‘This is not the time to bury heads in sand’

Labour MP Naz Shah, Bradford West.
Labour MP Naz Shah, Bradford West.

Now is not the time to “bury our heads in the sand”, senior figures in Bradford have warned, saying that clear conversations must be had about tackling child sexual exploitation (CSE).

Bradford West MP Naz Shah said good work is being done to deal with challenges. But there is no time to be complacent, she said, and there is much to be done to ensure children are protected.

The scale of child sex abuse in Bradford

The scale of child sex abuse in Bradford

“I don’t feel people are shying away from it,” she said.

“We are starting to talk about CSE and rightfully so. This is a huge concern – any form of child abuse is a huge concern. There is an issue. We can’t ignore it, we can’t bury our heads in the sand.

“I’ve shared these very concerns that have been highlighted. Bradford Council and West Yorkshire Police are working hand in glove. Bradford is ahead of the game right now.

“What’s important is how we deal with it, and how we respond to it. There is some work to be done.”

There have been calls for an inquiry into what has happened in Bradford, but she said she can see little benefit from this.

“In Bradford, we have this week had a serious case review –that should go a long way. Yes, the figures are shocking.

“But it’s not necessarily the case that we have more abuse happening.

“If anything, because we are educating children more, we have more awareness. Do we need to put our resources into an inquiry, or do we focus on strengthening what we’re good at?”

The latest figures show that, of those suspects in Bradford whose ethnicity is known, 55 per cent are Asian, a significant number given that around a quarter of the district’s population is Asian.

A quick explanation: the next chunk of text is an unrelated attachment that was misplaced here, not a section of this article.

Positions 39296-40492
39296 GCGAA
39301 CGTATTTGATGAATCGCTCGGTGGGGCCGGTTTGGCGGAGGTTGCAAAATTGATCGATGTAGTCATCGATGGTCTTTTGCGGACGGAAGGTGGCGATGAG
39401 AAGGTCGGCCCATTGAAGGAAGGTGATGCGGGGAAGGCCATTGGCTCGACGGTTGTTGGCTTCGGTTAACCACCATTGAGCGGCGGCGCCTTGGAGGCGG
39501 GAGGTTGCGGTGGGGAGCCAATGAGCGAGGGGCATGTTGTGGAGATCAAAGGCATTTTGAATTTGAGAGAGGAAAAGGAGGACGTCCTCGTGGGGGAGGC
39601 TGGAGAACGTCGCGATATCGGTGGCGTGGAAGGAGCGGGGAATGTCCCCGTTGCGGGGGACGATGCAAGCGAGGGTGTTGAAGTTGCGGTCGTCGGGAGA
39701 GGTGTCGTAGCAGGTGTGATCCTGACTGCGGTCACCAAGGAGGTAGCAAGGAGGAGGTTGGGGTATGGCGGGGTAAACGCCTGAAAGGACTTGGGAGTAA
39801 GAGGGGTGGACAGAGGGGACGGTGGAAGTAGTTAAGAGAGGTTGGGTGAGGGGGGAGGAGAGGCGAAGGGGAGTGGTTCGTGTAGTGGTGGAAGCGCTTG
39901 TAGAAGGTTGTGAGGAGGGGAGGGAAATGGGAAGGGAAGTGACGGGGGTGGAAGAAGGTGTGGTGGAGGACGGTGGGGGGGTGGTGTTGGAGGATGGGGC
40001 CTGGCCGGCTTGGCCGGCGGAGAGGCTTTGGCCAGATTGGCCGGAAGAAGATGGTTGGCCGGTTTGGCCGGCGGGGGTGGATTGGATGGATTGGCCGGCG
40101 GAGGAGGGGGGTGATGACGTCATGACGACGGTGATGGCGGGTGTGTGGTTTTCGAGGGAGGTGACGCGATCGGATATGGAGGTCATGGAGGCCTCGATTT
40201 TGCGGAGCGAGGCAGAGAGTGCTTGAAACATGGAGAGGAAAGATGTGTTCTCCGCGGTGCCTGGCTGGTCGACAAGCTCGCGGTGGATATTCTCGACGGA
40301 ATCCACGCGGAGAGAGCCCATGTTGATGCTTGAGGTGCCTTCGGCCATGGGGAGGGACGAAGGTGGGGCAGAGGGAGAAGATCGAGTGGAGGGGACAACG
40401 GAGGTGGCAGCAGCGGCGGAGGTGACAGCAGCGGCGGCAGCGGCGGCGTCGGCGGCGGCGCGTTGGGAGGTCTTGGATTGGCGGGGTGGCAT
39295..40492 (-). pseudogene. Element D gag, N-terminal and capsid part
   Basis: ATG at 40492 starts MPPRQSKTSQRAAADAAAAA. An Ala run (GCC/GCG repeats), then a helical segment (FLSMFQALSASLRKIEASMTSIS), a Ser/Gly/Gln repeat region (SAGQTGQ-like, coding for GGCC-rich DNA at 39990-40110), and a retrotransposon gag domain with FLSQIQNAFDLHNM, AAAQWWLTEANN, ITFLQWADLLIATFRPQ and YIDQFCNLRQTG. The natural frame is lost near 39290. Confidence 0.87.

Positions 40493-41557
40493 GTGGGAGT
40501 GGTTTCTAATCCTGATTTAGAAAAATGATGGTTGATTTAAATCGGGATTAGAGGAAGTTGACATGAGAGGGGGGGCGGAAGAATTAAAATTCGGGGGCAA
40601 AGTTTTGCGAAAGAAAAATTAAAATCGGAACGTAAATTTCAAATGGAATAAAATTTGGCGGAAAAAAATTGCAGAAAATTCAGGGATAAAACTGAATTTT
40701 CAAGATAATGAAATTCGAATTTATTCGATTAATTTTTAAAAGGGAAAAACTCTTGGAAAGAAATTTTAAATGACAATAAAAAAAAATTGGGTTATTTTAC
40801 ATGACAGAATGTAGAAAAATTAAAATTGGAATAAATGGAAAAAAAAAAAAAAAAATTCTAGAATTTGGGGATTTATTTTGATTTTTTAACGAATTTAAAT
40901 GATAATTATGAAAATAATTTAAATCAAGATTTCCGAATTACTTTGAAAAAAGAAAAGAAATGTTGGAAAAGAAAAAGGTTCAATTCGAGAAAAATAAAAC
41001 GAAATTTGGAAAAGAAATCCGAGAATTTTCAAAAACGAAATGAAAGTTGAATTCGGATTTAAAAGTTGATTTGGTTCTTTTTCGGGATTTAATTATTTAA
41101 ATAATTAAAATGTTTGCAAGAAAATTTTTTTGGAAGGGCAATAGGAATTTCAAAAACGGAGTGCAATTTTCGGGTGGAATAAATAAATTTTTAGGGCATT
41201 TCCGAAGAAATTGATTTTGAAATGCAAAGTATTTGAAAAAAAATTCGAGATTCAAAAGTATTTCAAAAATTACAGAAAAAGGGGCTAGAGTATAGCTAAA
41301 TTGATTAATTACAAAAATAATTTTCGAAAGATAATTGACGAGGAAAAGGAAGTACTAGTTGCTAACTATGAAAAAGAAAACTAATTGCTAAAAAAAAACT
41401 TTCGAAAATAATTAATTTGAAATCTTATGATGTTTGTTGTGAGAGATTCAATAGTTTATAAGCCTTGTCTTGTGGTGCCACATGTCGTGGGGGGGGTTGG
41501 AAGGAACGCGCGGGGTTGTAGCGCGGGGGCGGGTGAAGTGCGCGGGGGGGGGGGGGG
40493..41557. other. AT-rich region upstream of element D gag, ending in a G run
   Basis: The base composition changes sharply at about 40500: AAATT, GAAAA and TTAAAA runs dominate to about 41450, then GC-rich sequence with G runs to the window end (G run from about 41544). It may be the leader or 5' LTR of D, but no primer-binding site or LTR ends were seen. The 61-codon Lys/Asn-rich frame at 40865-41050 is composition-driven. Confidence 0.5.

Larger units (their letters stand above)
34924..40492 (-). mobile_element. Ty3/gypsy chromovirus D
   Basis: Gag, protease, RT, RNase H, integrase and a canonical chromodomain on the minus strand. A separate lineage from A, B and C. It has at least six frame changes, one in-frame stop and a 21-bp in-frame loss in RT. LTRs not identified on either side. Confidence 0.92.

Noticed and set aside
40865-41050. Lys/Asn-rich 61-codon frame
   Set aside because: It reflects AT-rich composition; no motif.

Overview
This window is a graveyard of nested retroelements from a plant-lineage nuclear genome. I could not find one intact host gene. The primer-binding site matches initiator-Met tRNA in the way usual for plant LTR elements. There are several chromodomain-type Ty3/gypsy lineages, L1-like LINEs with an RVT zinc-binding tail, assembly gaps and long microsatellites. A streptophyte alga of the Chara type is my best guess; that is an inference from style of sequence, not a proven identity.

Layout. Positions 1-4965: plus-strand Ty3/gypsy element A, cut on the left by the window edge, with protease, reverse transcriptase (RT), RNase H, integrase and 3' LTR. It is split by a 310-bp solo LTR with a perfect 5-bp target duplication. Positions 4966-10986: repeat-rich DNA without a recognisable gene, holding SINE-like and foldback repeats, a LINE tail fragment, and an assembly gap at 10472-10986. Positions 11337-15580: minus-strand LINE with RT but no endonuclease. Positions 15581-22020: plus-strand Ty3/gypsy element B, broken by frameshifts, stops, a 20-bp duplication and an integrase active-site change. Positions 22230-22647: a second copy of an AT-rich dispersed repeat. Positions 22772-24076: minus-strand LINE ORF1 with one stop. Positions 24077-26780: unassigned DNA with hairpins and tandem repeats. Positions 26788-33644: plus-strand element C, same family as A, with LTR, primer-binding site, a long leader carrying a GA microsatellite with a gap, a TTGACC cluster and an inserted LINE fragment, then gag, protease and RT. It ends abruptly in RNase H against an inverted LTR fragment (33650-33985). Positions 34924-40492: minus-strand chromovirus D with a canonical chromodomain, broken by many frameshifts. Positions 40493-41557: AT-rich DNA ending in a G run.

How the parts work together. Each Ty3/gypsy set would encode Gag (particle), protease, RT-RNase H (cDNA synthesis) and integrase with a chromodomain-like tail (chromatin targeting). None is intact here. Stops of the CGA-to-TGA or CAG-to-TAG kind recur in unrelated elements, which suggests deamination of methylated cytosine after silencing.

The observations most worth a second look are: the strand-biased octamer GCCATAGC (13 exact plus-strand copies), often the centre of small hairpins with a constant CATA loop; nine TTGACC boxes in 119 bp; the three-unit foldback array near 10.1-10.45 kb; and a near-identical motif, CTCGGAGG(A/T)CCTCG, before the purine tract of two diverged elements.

This model is particularly prevalent around the issue of street grooming, Ms Shah has said.

Now a Muslim community group, set up in West Yorkshire to tackle street grooming, says what’s pivotal to tackling CSE is engagement with communities rather than apportioning blame.

“There is a lack of awareness still,” said Together Against Grooming (TAG) spokesman Ansar Ali. “We are going around talking to community groups – it’s not that long since we had a meeting with 80 to 100 women in Manningham.

“We were talking to them about the victims and they were shocked – but we were shocked that the women weren’t aware what was happening.

“There is a need to raise awareness. But there’s a way of engaging with the community.

“The wrong way is to apportion blame.”

There is a disproportionate number of people from Asian backgrounds involved in street grooming, he said, but, likewise there is a disproportionate number of white people involved in online grooming.

And while professional organisations such as the police and social services have only in recent years seen this as a priority, he said, Asian communities are catching up.

He added: “It’s going to take a while. This is a priority. But getting the community on board rather than apportioning blame is really important.”

The figures put Bradford into stark contrast compared to the rest of South and West Yorkshire.

But MP Naz Shah claims what is happening in Bradford is indicative of what is happening across the country.

“Is there a culture of abuse in Bradford?” she said. “It’s no different to the culture of abuse in football that is now engulfing us, to the culture of abuse within the church.

“However, in Bradford, we have a model of street grooming abuse which is pertinent to Pakistani men and that is something we need to address. We know as a country we have issues with child abuse. Bradford is heading in the right direction.”